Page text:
8 Great Distribution Lessons for Asset Managers


The top tier asset management firms have demonstrated success in their efforts at sales and product distribution.  They also oversee a loyal advisor base and have solid partnerships with key accounts.  Understanding their best practices and incorporating them into your firm can help you on the road to emulating their success

This article is a summary of a panel session from the Money Management Institute’s 2014 Annual Convention.  The topics that were covered included common traits of top distribution teams, benefits of different distribution models, training and certification recommendations and how to maintain profit margins in an environment with rising distribution costs.

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Has Rep as PM Growth Peaked? (2/2)

This is a summary of a panel discussion from the Money Management Institute’s 2012 Spring conference held in Chicago, IL.  This is part 2 of 2.  You can read Part 1 here.

Moderator: Jay Link, Managing Director, Merrill Lynch

Panelists:
Lorna Sabia, Managing Director, Head of Managed Solutions Group, Merrill Lynch
James Walker, Head of Consulting Group, Morgan Stanley Smith Barney
Matthew Witkos, President, Eaton Vance Distributors.  Chairman of MMI.

Is your firm coming out with any new product offerings?

According to Witkos, Eaton Vance has developed a new product that they are calling Exchange Traded Managed Funds.  It is like an ETF since it trades like a stock, except without the transparency of an ETF so that the money manager’s intellectual property is protected.

What is the sponsor perspective on mutual fund velocity?  

No one wants advisors over-trading mutual funds, Walker commented.  Firms look at trade velocity and try to keep it within a certain range, he said.  The industry should be more aware of the difference between selling mutual funds individually versus fitting them into a larger portfolio.  Walker thinks that market velocity won’t be going away any time soon.
Sabia feels that velocity is a complex topic and more data is needed to determine the impact that it might have on a portfolio.  She also stated that she believes that sponsors, advisors and managers all “own” the issue of velocity and everyone should work together to deal with it.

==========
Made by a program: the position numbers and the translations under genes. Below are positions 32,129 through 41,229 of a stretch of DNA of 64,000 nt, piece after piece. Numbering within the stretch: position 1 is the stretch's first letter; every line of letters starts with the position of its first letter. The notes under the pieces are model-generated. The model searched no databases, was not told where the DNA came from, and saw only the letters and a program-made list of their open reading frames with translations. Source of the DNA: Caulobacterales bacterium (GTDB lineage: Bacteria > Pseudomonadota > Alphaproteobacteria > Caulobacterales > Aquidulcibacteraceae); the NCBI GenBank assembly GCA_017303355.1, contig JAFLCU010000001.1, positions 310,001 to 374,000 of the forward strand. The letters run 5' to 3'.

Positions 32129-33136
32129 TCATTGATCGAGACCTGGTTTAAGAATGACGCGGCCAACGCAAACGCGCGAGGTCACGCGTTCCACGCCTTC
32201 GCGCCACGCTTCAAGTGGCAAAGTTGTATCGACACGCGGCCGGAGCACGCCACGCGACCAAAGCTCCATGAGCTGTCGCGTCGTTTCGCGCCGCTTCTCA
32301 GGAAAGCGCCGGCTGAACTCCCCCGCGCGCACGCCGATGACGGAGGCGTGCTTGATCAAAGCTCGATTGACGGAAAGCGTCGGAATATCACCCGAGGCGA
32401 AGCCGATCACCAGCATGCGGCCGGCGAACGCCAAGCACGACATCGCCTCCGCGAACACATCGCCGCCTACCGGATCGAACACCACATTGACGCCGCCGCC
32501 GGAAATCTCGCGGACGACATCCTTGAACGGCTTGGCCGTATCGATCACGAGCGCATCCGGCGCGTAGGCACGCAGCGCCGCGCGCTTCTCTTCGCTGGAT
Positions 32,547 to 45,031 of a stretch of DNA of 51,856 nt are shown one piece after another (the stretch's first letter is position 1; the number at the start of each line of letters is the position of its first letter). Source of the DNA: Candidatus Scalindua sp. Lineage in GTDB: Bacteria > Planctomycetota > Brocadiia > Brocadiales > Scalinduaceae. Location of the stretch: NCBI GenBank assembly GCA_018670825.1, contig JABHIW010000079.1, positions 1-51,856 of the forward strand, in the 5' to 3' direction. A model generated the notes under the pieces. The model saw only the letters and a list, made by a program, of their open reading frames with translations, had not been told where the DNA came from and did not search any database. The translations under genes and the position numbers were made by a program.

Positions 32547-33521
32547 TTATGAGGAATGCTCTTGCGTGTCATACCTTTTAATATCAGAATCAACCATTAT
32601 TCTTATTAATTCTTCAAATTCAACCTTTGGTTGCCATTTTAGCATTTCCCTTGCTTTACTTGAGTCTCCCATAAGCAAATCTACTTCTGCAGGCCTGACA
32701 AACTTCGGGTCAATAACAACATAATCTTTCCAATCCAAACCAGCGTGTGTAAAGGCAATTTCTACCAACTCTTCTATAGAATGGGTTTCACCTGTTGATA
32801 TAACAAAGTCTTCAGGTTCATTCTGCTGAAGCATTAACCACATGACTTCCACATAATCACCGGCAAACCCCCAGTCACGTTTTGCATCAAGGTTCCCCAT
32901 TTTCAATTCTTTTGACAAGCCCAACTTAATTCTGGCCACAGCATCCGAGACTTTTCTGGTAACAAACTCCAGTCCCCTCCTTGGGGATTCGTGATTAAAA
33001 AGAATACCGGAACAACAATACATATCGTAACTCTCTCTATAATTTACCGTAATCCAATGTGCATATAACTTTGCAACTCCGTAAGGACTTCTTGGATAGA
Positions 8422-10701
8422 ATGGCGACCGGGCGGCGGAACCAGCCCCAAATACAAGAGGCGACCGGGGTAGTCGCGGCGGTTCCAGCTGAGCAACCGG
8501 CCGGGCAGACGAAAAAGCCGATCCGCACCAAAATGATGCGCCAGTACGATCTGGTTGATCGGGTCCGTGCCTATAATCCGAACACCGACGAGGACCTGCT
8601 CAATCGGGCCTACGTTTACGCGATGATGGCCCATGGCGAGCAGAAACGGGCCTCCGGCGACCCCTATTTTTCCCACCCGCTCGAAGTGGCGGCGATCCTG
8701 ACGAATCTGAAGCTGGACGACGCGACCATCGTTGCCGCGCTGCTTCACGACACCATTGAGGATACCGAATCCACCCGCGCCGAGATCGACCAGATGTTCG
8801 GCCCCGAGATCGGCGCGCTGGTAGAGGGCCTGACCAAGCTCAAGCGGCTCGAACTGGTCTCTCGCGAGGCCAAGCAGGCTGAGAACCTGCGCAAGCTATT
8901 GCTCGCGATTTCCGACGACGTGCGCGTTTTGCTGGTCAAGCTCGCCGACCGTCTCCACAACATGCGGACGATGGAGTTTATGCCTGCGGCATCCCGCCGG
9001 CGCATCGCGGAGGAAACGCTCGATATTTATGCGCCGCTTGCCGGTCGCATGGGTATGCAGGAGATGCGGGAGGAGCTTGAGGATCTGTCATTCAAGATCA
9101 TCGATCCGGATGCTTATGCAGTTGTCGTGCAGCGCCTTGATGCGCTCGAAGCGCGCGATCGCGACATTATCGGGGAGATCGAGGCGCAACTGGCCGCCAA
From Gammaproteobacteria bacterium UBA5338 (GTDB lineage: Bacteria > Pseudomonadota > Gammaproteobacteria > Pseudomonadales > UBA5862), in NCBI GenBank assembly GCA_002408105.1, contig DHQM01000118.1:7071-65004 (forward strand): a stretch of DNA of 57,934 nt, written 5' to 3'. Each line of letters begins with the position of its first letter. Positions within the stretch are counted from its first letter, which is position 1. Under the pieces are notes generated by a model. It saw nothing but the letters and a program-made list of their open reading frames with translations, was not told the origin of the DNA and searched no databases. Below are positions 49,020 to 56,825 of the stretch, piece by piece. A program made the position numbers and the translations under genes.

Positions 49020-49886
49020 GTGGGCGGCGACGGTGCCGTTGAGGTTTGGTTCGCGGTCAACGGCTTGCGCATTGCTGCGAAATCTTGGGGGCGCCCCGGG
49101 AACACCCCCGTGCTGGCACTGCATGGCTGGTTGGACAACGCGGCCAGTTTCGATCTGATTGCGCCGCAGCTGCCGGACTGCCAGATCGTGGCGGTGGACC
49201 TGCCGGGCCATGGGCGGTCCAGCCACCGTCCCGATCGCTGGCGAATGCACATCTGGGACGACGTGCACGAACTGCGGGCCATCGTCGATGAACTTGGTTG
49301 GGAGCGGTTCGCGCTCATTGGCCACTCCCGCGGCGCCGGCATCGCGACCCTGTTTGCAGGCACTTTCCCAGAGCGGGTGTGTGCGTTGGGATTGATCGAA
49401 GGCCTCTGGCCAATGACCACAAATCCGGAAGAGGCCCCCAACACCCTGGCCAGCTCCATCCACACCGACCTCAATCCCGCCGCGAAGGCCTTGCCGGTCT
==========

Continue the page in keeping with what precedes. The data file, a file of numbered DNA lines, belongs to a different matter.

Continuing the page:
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Has Rep as PM Growth Peaked? (1/2)

This is a summary of a panel discussion from the Money Management Institute’s 2012 Spring conference held in Chicago, IL.  This is part 1 of 2.  You can read part 2 of 2 here.

Moderator: Jay Link, Managing Director, Merrill Lynch

Panelists:
Lorna Sabbia, Managing Director, Head of Managed Solutions Group, Merrill Lynch
James Walker, Head of Consulting Group, Morgan Stanley Smith Barney
Matthew Witkos, President, Eaton Vance Distributors.  Chairman of MMI.
Has the growth of RPM programs peaked?  According to Dover Research, five years ago, there was $1.2 trillion of client assets in managed solutions and RPM/RAA combined were less than 30% of that total.  Today, total managed assets have grown to $2.4 trillion while rep-driven programs have increased their share to 40% or almost $1 trillion.

How important is RPM to your firm?

RPM is Morgan Stanley’s fastest growing program, Walker reported, with $560 bil in all advisory programs, $150 bil in RPM globally.  Major change in past few year has been change from individual equities (now 34%) to include ETFs, mutual funds, etc.  This is a great solution for Reps that consider themselves to be active allocators.  Trend: move towards discretion, driven by FAs practice management, customers want outcome based investing.  From a regulatory sense, it’s easier to deliver on fiduciary duty.
Sabbia joined the Managed Solutions Group seven months ago.  At Merrill, RPM is called the Personal Investment Advisory (PIA) program and was launched in 1996, now $105 bil AUM.  Approximately 4,500 FAs leverage the program and they’re segmented into three buckets: it’s their fastest growing segment with a $15.7 bil net increase last year and they’re on track to beat that number this year, she said.

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FundFire: Bank of Hawaii Launches $2B UMA Program

Article published on Fundfire on August 12, 2010
By Tom Stabile

The Bank of Hawaii is the latest wealth management outfit to ride the unified managed account wave, unveiling a new program that opens the door to third-party separately managed account managers for the first time. The Honolulu-based bankexpects to shift more than $2 billion of its $6.6 billion in client assets over to the new UMA program, which will include SMAs, mutual funds and exchange-traded funds (ETFs) in its inaugural lineup.

The commercial bank’s Investment Services Group touts itself as the largest trust and asset manager in the Aloha State’s financial services market. To date, the bank has funneled most of its wealth management services through its proprietary investing vehicles, including internal mutual funds and individual bond and equities selection handled by its own portfolio managers. The new UMA takes a much bigger step toward open architecture investing, says Steve Rodgers, the bank’s CIO.

“Right now we’re estimating that about $2 billion of our existing accounts will be converted over,” he adds. “We’re in the process of converting existing accounts over the next several months.”

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